Lauren Weiner calls Pete Seeger the Communist consumers loved — but the whole movement mixed money-making and progressive propaganda:
These were borrowed tastes, but nobody seemed to mind. As Van Ronk observed, “One of the first things that must be understood about these revivals is that the folk have very little to do with them. Always, there is a middle-class constituency, and its idea of the folk” whoever that might be ”is the operative thing.” Capturing all of the contradictions, the historian Robert S. Cantwell wrote that this was a time “when the carriers of a superannuated ideological minority found themselves celebrated as the leaders of a mass movement; when an esoteric and anticommercial enthusiasm turned into a commercial bonanza; when an alienated, jazz-driven, literary bohemia turned to the simple songs of an old, rural America.”
That part about an “ideological minority” being “celebrated” by somebody had gone over our heads, too: We did not know that the folk boom was a reverberation of an earlier boomlet, a foray into American music roots, many of whose movers and shakers were as Red as a bowl of cherries. Who on our suburban street knew that Woody Guthrie, the hero of Ramblin’ Jack Elliott and Bob Dylan, had been a columnist for the Daily Worker? Or that the man from whom we heard rollicking sea chanteys, a Briton named Ewan MacColl, was at one point kept from entering the United States as an undesirable alien? Then there was the cuddly-looking guy with the slightly pedantic six-record set and companion volume, Burl Ives Presents America’s Musical Heritage. If my parents or any of the neighbors were aware that Ives had been summoned, in 1952, to testify before the Senate Internal Security Subcommittee and had identified Pete Seeger as a communist, they kept the details to themselves.
From the nation’s founding, through the beginning of the twentieth century, when the Wobblies printed their pamphlet of Songs to Fan the Flames of Discontent, political themes had made their way into popular music. Without question, however, the most concerted effort at politicization came from the CPUSA. Go out and make antifascist alliances with liberals, Georgi Dmitrov ordered in Moscow in 1935, and so the communists obediently fanned out into the American labor movement and civil-rights activities.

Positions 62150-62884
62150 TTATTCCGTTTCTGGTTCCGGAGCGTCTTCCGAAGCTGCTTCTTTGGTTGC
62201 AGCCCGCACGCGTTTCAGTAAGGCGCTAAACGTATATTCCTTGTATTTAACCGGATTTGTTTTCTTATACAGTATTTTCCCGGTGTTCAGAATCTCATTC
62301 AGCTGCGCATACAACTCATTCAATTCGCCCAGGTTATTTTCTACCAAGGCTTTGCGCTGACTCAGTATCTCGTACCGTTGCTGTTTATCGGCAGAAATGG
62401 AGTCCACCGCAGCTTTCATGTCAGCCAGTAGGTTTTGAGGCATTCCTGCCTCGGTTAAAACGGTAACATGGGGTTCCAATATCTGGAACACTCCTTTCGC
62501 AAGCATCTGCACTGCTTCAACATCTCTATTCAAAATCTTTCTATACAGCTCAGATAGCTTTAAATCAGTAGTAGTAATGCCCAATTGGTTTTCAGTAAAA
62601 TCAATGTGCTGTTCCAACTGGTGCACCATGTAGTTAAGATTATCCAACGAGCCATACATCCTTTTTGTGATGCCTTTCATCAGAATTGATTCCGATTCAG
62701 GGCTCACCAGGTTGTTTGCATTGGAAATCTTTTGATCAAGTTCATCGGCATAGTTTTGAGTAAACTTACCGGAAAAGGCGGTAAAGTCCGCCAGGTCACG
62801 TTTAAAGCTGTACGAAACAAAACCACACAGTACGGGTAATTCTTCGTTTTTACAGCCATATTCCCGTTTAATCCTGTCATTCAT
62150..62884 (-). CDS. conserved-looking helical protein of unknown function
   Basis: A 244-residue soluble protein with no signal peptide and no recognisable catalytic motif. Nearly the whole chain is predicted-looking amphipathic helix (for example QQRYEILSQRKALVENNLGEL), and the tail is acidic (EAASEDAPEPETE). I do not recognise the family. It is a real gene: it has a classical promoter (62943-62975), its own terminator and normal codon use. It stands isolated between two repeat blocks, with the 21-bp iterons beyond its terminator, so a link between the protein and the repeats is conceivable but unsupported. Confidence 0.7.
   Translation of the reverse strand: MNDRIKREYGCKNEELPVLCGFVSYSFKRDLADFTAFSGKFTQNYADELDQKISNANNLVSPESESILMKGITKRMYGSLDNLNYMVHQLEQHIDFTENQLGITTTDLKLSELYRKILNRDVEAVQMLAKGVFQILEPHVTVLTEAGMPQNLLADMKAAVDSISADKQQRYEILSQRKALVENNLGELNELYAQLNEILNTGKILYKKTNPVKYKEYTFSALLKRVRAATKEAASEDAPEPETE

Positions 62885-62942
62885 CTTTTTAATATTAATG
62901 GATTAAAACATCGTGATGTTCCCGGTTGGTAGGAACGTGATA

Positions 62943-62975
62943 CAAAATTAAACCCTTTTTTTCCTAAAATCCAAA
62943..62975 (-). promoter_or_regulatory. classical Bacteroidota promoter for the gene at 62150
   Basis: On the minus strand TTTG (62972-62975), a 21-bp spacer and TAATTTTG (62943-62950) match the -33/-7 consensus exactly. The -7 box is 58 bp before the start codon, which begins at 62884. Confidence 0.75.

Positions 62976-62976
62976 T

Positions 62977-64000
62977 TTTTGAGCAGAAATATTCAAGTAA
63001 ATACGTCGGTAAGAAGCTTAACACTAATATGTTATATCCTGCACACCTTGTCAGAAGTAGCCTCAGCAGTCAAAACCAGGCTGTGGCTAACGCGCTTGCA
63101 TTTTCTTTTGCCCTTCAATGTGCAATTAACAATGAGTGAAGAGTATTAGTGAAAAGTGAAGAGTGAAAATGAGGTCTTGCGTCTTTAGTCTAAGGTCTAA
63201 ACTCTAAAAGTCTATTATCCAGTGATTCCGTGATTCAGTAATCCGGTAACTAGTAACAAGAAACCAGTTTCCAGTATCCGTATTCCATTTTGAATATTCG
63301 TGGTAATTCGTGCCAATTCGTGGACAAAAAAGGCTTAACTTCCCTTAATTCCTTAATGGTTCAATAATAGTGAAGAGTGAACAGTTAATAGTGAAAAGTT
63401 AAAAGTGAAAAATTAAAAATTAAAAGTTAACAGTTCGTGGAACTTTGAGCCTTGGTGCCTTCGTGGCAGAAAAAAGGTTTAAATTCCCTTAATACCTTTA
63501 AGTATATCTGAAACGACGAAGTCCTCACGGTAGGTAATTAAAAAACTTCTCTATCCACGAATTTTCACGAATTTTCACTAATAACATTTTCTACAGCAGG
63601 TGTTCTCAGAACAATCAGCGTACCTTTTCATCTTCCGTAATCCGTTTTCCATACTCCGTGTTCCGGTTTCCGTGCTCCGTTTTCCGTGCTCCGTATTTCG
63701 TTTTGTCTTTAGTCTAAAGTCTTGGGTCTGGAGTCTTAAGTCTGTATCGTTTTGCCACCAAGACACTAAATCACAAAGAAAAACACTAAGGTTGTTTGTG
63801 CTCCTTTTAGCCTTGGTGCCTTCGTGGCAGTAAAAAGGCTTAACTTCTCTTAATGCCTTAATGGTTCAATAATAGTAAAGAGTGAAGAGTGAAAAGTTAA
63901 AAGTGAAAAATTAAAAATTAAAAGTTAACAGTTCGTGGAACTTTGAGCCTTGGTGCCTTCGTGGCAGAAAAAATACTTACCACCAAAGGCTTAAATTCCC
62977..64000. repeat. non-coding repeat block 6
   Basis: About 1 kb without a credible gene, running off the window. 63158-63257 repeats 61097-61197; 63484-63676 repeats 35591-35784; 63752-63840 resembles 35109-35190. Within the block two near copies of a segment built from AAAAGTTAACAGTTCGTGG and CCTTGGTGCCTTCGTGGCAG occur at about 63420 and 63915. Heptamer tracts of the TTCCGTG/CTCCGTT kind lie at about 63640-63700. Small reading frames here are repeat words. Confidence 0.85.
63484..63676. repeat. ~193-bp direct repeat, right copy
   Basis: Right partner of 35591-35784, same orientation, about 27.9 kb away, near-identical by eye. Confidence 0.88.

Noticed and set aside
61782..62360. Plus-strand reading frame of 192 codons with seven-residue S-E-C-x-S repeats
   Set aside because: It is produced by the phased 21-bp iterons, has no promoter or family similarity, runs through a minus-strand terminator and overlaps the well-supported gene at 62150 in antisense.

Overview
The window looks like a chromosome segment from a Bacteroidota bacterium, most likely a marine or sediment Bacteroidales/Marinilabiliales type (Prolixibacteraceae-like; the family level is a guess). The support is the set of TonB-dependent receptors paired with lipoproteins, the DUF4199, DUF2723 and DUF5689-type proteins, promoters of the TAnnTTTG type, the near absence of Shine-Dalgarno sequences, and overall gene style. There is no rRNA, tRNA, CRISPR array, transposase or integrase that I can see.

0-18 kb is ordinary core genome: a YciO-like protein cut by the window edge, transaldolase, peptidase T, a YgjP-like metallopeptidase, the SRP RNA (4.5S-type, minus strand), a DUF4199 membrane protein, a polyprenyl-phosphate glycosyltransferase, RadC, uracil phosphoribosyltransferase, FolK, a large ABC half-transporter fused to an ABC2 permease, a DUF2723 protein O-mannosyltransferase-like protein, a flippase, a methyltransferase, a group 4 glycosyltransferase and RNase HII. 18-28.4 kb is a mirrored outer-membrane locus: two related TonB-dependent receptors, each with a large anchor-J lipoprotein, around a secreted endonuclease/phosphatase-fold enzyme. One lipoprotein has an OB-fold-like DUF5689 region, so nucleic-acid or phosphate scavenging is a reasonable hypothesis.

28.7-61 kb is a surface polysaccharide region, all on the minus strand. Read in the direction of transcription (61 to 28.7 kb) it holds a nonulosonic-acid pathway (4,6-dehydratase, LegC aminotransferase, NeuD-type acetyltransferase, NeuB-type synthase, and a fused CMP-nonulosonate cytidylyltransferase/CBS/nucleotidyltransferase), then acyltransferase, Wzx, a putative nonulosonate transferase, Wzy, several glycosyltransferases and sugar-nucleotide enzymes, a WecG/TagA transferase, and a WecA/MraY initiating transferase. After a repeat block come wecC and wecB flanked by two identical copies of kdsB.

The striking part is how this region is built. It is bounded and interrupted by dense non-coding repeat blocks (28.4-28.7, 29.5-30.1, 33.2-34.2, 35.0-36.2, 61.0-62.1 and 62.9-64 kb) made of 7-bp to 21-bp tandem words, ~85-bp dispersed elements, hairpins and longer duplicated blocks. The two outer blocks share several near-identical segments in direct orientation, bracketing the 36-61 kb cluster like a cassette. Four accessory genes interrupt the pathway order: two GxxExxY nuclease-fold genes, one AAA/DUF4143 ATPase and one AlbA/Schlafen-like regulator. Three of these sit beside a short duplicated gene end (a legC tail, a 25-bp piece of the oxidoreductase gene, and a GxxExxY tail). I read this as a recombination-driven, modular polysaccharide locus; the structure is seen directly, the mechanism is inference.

The collective first tried bringing high-brow modernism to the masses. This involved, among other things, holding a contest for best original May Day marching song. (Copland’s entry took the laurels; Seeger countered that his was more singable and, anyway, the workers weren’t likely to have a piano handy during their protest marches.) The effort was a bust. But it led Seeger, family in tow, to roam the rural southeastern United States, exploring the music played by the regular folk and groping for a way to turn these demotic musical expressions in a politically helpful direction.
By the time Charles’ son, Pete, came of age, the record laid down by the “people’s democracy” in the Soviet Union had lengthened to include show trials, the forced collectivization of agriculture, a well-developed police state, and the takeover of neighboring countries. Nonetheless Seeger fils, the next-generation wandering minstrel, stuck with his inherited “Pan-Sovietism” through a long and successful musical career. (The historian Ronald Radosh, in a public exchange with him in 2009, elicited a rueful comment about having stood by Josef Stalin despite everything.)
Pete first took up the banjo as a twenty-one-year-old, sitting on front porches across the South and learning from the old masters of the rural tradition. Sometimes those masters balked at city slickers glomming onto their music. Bascom Lamar Lunsford, a North Carolinian who mounted what may have been the first “folk festival,” detested Seeger for his communism. (As the historian Ronald D. Cohen notes, Lunsford once introduced a folk act at his Asheville festival as “three Jews from New York.”)
Seeger and his friends were undeterred. Their duty, as they saw it, was to convert the middle class to their way of thinking. Besides, they genuinely loved the music. By Van Ronk’s casual estimate, half the folk revivalists were Jewish, and they “adopted the music as part of a process of assimilation into the Anglo-American tradition.”
By the 1940s, folk singers had become a ceremonial part of Communist Party meetings. And at nearly all of them, one would find Pete Seeger playing, under the revolutionary pseudonym “Pete Bowers,” with the likes of Lee Hays, Millard Lampell, Burl Ives, Josh White, Saul Aarons, Bernie Asbel, Will Geer, and a new arrival on the East Coast musical scene, Woody Guthrie.
“However loathsome and psychotic” J. Edgar Hoover’s FBI was, according to Dave Van Ronk, they “got one thing right: The CP [USA] was the American arm of Soviet foreign policy, no more, no less.”
In 1940, folk music spoke out against the war — the war between Britain and Germany. Once the Germans invaded Russia, it was time to do something about that Hitler.
After the war, folk music evolved into “a new, coy art that was to grow in significance: ridiculing one’s adversaries for correctly discerning one’s politics.”